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The Upland Almanac: “An Autumn Migration – from South to North”

On paper, the proposition sounds simple: Offer lodge-based hunting packages structured similarly to those in the Southeast U.S. for quail. Actually, that is the only simple part of the deal. Everything else raises the ante to produce a jackpot of an experience that seems to be unique for upland hunters looking for an adventure.

“We offer a celebration of the pursuit of the king of game birds to everyone from novice to experienced wing shooter. And we do it in an upscale lodge at a refined, northern grouse camp, with fabulous gourmet meals,” says Tracey Lieske of Wild Wing Lodge North (WWLN) located in the far western region of Michigan’s Upper Peninsula.

He calls it, “Hunting for the king of game birds while being treated like a king or queen,” the game bird “king” being the ruffed grouse. The flights of migrating woodcock also coincide with the season at WWLN, which lasts only the month of October.

That’s not to say that the grouse and woodcock seasons only last during October in Michigan, but rather that this is the only time Lieske has available to offer the packages, for he needs to be back for the quail season starting in November. Back at WWL – Wild Wing Lodge.

While well-known for the bobwhite quail hunting it offers in in Sturgis, Kentucky, WWL – and Lieske – decided to expand the reach of their southern hospitality north to Watersmeet, Michigan. This new venture served as a type of homecoming for Lieske, a Michigan native. He says that historically many commercial grouse camps have offered either tent, RV or cabin accommodations that, while rustic in makeup, have lacked the refinement that hunters have grown accustomed to at quail lodges and plantations. This all changed when WWL opened the doors to its northern retreat in the fall of 2015.
And let’s not mislead ourselves. The accommodations, cuisine and care that WWLN extends its guests are second to none in quality; so, too, the hunt. With the hunt, though, just don’t interpret top-notch to mean cushy. To begin with, the locale is one of the most out-of-the-way areas in Michigan, nearly as far west as St. Louis, Missouri.

From Detroit, it’s a quicker and shorter drive to Washington, D.C., than it is to Watersmeet. Michigan residents living in the southwest part of the state will find online mapping services suggest they reach Watersmeet via Illinois and Wisconsin rather than drive to the tip of the Lower Peninsula, crossing the Straits of Mackinac on the “Big Mac” bridge and traversing the U.P. on U.S. 2. Cellular phone service is spotty at best. Same thing with Wi-Fi, although at the lodge itself Lieske hopes to make improvements for the 2016 edition of his camp. The lodge sits on Clearwater Lake, part of the famed Cisco Chain of Lakes and a couple of miles from the chain that comprises Michigan’s Sylvania Wilderness. To indicate the overriding mindset of the local population: The sports teams at Watersmeet High School are called the Nimrods after the biblical character called, “a mighty hunter before the Lord.” According to Lieske, Michigan has the greatest amount of public land of any state east of the Mississippi, and the hunting at WWLN takes place in the Ottawa National Forest or at the GEMS (Grouse Enhancement Management Sites) run by the state. In other words, there are no manicured hunting fields as one would expect at a quail hunting lodge in the South. Also, because the hunts take place on public land, sometimes someone else gets there first, and changes have to be made on the fly. That sometimes entails drives upwards of an hour to get to other hunting spots. Then there is the snag caused by the U.P. itself. With the lodes of iron sprinkled generously about the peninsula, sometimes compasses won’t deliver accurate readings. All the more important to have a GPS with a fresh battery or a human guide with a sound working knowledge of the local landscape. Also note that wolves can become a problem for hunters. For a look at what you might encounter, check out the mounted specimens at the Ottawa National Forest Visitor Center at the junction of U.S.2/U.S. 45 in Watersmeet.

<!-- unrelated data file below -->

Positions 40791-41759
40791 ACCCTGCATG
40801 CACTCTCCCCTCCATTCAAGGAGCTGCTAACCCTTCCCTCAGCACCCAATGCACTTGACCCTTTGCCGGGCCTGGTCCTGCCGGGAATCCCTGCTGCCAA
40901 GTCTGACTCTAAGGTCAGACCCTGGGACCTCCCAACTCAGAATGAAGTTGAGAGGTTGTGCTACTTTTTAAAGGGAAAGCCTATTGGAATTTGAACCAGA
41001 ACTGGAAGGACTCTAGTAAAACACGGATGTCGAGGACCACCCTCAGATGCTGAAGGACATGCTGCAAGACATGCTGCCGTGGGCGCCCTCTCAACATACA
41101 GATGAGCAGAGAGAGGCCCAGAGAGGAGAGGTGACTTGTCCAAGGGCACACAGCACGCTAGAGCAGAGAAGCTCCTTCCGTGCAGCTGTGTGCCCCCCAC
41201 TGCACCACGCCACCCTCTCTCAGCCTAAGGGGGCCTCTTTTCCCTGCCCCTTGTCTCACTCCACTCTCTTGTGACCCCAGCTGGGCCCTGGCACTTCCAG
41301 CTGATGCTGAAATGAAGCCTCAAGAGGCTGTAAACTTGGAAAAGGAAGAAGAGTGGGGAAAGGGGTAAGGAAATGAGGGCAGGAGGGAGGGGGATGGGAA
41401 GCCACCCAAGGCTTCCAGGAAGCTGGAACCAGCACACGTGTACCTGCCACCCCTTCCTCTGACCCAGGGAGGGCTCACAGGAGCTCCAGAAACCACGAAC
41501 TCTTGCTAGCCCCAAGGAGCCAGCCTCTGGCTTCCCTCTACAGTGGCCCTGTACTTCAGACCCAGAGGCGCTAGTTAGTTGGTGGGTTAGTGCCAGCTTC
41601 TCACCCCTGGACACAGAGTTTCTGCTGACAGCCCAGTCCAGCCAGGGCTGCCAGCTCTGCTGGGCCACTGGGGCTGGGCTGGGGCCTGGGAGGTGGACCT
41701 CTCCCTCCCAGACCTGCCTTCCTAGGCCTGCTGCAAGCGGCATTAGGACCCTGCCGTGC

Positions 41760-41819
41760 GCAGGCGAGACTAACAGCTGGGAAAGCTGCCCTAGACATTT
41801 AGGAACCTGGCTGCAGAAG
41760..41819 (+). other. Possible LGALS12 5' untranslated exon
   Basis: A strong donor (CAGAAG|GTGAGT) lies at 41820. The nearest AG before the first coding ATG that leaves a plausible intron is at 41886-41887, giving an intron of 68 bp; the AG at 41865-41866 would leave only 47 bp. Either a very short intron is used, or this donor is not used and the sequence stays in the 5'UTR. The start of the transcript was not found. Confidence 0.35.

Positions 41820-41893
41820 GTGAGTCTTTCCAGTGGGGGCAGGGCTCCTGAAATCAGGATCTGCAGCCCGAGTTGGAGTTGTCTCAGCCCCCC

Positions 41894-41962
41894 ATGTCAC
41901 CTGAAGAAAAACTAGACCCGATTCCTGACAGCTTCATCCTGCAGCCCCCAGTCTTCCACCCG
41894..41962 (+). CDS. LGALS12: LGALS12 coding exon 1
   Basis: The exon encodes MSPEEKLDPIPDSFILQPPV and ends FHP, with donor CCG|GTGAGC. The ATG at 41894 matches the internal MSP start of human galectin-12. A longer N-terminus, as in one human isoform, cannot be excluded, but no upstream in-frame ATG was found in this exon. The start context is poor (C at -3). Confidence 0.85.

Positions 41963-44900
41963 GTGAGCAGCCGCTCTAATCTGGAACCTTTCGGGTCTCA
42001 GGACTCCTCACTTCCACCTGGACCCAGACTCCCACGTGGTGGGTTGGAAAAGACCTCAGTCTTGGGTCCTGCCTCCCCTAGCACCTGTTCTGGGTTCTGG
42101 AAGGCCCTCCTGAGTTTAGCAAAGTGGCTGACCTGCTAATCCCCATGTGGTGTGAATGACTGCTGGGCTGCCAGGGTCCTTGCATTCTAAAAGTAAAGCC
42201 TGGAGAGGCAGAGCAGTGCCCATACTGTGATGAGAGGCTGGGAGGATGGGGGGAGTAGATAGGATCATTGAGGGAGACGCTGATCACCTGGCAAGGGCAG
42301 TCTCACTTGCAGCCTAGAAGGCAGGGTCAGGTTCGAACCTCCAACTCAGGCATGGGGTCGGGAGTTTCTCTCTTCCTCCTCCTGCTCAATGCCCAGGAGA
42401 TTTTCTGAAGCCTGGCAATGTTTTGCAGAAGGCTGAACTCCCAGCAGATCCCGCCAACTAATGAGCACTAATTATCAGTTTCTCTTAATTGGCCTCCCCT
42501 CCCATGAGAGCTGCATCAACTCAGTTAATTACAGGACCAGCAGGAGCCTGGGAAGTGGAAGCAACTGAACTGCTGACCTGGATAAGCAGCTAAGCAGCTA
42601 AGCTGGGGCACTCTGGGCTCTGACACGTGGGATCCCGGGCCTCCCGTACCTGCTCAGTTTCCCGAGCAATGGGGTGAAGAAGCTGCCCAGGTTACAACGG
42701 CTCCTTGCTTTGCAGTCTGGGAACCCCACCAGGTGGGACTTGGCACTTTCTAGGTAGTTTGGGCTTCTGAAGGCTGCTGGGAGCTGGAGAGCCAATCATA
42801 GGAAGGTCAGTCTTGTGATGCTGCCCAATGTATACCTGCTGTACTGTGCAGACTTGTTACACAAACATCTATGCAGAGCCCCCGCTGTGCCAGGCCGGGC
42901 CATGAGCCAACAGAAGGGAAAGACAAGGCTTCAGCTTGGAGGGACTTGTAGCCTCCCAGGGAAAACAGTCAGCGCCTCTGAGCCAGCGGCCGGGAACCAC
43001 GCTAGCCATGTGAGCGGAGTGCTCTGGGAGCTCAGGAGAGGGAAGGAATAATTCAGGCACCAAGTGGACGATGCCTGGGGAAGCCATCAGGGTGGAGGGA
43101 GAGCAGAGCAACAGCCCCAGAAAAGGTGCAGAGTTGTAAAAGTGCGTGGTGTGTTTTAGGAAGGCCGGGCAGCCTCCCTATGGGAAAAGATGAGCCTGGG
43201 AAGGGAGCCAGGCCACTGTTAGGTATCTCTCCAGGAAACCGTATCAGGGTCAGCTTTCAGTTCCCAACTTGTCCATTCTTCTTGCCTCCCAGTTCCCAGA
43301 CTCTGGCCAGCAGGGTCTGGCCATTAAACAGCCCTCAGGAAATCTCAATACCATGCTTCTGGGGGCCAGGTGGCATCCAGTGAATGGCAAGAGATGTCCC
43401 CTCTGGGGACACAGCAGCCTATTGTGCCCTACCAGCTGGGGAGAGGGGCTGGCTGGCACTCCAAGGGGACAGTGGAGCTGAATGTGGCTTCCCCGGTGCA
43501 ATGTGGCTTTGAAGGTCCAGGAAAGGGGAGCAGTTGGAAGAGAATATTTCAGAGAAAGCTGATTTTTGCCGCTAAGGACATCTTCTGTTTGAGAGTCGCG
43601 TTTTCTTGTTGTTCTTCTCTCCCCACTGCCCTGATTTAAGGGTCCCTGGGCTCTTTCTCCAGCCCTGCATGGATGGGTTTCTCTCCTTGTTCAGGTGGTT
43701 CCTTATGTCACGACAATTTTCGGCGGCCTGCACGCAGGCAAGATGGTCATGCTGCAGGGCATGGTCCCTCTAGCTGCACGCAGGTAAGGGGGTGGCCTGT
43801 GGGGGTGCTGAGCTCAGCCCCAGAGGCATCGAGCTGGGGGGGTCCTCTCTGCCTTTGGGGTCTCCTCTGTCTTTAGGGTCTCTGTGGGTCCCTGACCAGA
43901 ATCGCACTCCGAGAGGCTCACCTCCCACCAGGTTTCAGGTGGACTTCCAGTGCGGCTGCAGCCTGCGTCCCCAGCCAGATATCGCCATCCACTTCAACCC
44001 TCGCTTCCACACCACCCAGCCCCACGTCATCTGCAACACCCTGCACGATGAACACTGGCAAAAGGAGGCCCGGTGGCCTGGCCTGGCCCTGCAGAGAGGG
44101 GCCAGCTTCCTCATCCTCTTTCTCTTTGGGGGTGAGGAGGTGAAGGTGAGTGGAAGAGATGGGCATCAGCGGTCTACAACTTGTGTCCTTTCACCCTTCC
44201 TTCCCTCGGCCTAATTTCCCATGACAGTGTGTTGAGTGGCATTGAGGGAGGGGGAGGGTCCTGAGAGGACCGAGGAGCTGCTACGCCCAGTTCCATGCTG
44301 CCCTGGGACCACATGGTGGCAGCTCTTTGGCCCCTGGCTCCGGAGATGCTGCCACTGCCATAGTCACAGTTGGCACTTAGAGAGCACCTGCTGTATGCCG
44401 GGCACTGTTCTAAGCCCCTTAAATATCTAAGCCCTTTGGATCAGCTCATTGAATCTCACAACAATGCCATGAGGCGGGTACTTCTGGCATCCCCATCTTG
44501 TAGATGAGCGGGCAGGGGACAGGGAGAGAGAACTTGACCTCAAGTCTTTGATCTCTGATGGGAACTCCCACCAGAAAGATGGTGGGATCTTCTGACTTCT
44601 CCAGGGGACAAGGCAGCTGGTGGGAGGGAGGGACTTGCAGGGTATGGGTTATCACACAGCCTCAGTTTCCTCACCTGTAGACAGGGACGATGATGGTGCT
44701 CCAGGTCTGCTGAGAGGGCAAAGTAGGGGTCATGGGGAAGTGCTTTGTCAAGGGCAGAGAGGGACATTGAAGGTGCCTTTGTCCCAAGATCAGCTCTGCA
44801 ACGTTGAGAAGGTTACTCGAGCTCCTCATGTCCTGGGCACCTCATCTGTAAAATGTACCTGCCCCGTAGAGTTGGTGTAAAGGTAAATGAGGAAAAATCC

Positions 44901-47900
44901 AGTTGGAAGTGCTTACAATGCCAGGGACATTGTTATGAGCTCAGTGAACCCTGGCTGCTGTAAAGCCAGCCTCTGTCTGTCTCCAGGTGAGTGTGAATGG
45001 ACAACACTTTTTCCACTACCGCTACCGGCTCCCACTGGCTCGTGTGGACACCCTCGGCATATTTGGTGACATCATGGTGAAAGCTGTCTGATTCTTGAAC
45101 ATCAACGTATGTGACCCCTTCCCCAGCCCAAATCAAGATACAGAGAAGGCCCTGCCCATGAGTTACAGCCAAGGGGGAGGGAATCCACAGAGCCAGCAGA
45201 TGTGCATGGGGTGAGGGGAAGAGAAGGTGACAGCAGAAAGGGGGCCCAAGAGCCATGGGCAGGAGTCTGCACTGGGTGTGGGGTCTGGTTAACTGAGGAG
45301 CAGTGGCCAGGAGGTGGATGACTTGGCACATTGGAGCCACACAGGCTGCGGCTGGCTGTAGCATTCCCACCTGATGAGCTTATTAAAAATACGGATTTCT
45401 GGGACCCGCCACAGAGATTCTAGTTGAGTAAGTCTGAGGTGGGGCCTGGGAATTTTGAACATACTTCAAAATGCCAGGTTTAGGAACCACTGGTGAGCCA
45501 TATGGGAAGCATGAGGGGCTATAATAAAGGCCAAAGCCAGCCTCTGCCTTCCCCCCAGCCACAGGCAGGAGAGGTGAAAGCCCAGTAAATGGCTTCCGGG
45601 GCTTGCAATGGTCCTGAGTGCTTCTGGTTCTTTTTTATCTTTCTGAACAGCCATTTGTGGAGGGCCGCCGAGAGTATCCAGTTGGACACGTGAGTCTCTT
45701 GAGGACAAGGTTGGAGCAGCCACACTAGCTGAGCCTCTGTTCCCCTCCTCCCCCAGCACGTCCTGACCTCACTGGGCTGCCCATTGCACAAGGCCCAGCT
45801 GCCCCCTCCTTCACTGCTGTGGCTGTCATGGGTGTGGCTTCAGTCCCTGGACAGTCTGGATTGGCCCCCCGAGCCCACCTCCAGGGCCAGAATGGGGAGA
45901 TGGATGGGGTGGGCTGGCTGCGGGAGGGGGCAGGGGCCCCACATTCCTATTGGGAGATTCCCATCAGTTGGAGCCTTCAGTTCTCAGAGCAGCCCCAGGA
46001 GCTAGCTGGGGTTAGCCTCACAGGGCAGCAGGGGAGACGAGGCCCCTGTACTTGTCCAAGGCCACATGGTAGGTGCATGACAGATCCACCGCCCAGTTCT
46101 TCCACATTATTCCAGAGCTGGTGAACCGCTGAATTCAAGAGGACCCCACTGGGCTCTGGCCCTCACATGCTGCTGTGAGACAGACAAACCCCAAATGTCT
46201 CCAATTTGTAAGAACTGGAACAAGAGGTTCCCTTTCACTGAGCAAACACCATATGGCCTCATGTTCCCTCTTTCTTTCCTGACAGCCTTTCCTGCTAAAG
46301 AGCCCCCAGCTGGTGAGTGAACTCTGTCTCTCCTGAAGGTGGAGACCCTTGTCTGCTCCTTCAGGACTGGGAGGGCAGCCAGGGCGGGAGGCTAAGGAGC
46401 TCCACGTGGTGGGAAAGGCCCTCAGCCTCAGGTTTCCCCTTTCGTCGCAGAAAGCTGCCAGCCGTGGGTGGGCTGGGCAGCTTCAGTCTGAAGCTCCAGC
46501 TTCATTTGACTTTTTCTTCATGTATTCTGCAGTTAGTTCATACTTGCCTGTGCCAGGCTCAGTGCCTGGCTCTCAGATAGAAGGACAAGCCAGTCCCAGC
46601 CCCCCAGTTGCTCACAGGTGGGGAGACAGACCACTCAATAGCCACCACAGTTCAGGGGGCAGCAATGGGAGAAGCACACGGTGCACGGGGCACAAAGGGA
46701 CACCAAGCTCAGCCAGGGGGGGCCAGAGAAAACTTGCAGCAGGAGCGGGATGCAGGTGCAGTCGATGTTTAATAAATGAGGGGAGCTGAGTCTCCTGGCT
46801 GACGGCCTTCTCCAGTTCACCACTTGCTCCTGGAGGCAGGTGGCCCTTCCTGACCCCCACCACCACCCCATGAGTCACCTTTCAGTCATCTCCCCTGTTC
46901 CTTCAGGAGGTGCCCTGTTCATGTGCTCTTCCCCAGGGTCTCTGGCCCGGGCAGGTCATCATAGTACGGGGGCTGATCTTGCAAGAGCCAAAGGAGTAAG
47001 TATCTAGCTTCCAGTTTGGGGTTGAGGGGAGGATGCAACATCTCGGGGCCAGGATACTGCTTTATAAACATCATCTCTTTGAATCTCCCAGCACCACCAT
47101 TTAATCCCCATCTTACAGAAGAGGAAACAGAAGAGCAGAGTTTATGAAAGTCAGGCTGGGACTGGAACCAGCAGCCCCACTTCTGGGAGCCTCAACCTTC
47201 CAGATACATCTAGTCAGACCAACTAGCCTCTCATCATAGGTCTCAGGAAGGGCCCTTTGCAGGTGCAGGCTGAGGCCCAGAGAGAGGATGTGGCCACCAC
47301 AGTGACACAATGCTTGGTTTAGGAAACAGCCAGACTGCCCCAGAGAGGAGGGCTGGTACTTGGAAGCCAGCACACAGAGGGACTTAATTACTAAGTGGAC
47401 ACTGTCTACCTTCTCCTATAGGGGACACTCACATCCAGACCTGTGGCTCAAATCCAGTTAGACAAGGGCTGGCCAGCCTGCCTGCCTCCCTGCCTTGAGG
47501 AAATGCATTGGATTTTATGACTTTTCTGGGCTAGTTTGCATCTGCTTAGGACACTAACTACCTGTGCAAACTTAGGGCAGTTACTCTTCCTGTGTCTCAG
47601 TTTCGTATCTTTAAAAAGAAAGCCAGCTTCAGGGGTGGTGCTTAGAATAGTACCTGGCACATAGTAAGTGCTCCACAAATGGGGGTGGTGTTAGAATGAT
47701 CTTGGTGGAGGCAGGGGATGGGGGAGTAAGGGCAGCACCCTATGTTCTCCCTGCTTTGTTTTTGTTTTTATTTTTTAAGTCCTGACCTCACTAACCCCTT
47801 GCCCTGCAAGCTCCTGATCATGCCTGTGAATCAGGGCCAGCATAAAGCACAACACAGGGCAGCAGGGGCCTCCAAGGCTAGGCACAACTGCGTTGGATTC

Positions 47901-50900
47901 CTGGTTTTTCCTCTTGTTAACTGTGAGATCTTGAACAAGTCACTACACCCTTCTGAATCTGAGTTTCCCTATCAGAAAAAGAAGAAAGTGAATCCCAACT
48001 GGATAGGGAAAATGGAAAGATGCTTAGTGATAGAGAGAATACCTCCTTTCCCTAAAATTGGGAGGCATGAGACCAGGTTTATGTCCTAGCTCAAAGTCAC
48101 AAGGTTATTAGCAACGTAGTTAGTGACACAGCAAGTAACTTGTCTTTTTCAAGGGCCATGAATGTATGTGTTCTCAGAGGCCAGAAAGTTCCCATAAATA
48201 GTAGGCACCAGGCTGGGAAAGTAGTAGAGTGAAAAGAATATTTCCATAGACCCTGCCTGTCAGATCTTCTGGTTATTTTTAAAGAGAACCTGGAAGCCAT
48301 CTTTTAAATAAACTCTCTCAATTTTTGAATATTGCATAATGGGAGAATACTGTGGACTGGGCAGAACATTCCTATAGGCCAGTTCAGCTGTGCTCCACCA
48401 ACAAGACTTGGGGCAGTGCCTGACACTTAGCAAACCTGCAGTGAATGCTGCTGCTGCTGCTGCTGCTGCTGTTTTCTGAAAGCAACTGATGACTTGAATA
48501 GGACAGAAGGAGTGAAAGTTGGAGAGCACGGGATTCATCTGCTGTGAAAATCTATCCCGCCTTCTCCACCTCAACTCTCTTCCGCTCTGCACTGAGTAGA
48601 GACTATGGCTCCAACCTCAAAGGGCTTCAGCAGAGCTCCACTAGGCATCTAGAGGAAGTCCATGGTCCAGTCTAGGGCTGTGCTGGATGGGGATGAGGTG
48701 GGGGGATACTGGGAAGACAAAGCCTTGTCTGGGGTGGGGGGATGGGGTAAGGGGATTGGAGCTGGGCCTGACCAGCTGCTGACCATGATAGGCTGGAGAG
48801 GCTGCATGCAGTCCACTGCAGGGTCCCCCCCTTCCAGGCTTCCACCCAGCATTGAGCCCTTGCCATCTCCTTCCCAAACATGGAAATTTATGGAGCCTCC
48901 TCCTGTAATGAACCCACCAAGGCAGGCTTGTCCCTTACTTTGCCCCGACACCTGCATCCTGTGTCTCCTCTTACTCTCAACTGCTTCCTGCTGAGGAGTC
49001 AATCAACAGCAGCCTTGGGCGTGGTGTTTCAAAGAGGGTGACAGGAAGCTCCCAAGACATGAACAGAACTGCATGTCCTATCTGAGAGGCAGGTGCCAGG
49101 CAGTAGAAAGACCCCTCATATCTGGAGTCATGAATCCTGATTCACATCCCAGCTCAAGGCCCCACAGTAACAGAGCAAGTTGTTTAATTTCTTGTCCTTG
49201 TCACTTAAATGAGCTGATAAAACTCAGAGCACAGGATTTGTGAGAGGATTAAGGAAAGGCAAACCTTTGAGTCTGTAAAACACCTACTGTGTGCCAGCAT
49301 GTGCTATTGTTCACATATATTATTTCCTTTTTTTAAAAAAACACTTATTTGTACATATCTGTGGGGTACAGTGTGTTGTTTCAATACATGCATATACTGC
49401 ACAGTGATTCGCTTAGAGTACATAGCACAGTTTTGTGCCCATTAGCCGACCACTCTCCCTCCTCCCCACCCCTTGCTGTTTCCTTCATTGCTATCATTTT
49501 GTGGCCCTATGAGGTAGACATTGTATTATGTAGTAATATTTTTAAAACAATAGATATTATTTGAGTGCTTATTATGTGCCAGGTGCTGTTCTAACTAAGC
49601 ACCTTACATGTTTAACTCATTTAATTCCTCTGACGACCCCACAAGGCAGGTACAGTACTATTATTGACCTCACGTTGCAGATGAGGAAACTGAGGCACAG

To all of that, add the challenge of grouse hunting itself. Read the entire article by Jacob Wede here.